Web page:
Common Sense Rules of Getting a Tattoo

More than 20 people a day get a tattoo from one tattoo shop. Multiply that by how many tattoo shops there are worldwide and you get millions of tattoos done each and every day. With a million plus people receiving tattoos every day, a tattoo artist is bound to come across at least half that don’t know proper etiquette in getting a tattoo. From the utterly stupid clients who come in drunk or inebriated of sorts, to the fellow artist coming in to support others’ work, at least one of these rules will apply.
1. Shower or bathe before coming in to get the tattoo. Tattoo artists get up close and personal to your body when working on it. Please be kind and get rid of any nasty stench they may come across. On a side note to hygiene, don’t bathe in cologne or perfume. Not everyone enjoys that scent you like to wear. In fact, some may have an allergic reaction to it, and there are few things worse than getting a tattoo from an artist who can’t see because of allergies.
2. Tip your artist. These people are providing a service. In the service industry, it’s extremely polite to tip. These artists are just that, artists. The work may not always be their original pieces, but they are using their talent to put it on your body. You wouldn’t receive great service from your waitress/waiter and not tip them would you? If you are that kind of person, you’re mean!
3. Shaving would be nice. If you are getting a tattoo in an area that naturally has hair, it would be nice to have it pre-shaved beforehand. Tattoo artists are not groomers, but they do need the area to be clear of hair that would obstruct their work space. They are willing to shave the area, but if you have already done it, it makes the job easier and faster for them. (This may also be applied with the tipping rule. If they have to shave you, most definitely tip them because they just provided a service that is not a job requirement.)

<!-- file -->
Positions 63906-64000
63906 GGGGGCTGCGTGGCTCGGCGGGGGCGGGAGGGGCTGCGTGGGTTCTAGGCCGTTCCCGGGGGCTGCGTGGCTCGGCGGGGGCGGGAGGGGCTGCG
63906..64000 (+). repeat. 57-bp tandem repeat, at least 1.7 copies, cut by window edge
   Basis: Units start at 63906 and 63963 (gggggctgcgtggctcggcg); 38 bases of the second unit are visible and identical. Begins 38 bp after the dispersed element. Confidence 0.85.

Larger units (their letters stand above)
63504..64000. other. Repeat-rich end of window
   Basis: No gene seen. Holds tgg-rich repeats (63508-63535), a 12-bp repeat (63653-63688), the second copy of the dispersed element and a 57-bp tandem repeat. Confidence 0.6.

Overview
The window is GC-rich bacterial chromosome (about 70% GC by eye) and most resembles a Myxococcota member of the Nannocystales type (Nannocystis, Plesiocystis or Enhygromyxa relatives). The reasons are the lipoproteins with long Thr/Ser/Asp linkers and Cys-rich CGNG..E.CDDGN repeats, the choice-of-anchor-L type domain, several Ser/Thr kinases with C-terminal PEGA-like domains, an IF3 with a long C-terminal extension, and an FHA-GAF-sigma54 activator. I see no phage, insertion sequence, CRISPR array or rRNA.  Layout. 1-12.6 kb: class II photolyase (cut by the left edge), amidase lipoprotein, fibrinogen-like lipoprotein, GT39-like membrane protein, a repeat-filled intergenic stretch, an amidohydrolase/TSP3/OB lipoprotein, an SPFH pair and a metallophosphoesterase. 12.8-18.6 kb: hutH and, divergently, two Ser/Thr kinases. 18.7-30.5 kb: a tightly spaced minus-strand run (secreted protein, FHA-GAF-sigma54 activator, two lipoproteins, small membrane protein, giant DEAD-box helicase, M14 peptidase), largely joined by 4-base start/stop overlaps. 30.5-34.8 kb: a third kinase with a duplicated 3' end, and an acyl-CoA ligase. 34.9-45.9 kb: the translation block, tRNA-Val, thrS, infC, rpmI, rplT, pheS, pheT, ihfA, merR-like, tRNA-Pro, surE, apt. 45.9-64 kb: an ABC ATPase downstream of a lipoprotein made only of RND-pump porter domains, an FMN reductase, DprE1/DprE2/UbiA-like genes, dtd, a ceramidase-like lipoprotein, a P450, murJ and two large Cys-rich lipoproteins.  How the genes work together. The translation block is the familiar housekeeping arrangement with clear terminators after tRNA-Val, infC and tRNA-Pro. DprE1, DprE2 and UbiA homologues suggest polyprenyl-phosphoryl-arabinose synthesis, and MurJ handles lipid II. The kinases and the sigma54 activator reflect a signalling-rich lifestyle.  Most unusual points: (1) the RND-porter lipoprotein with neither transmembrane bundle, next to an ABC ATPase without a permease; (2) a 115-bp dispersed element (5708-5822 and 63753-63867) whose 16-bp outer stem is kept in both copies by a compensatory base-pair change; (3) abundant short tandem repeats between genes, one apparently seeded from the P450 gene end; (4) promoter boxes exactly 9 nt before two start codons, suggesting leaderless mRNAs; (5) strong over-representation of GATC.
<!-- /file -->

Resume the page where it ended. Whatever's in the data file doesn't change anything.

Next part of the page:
4. Don’t come in drunk or inebriated. Alcohol thins the blood and will make much more of a mess to clean up, and more blood also means it’s harder to see lines – not good when getting PERMANENT art on your body. Also, this rule clouds your judgement and you may not get the quality work you would have wanted sober, thus leading you to come back to the artist complaining when you are sober. It’s not their fault you are a 350-pound 6-foot-2 hulking dude who ended up getting a pretty pink poodle on your entire back. A side note to the artist, please don’t be this way either because it’s bad business all around and any tattoo artist that performs their service with an altered state of mind shouldn’t be doing tattoos.
5. Try your best to make an appointment. Yes, walk-ins are welcome at almost any establishment, but if you make an appointment, the artist knows more about the piece, more about you and knows their schedule so they know how much money they are going to make and how many clients they can handle. It’s just preferred because it ends up being beneficial for everyone involved.

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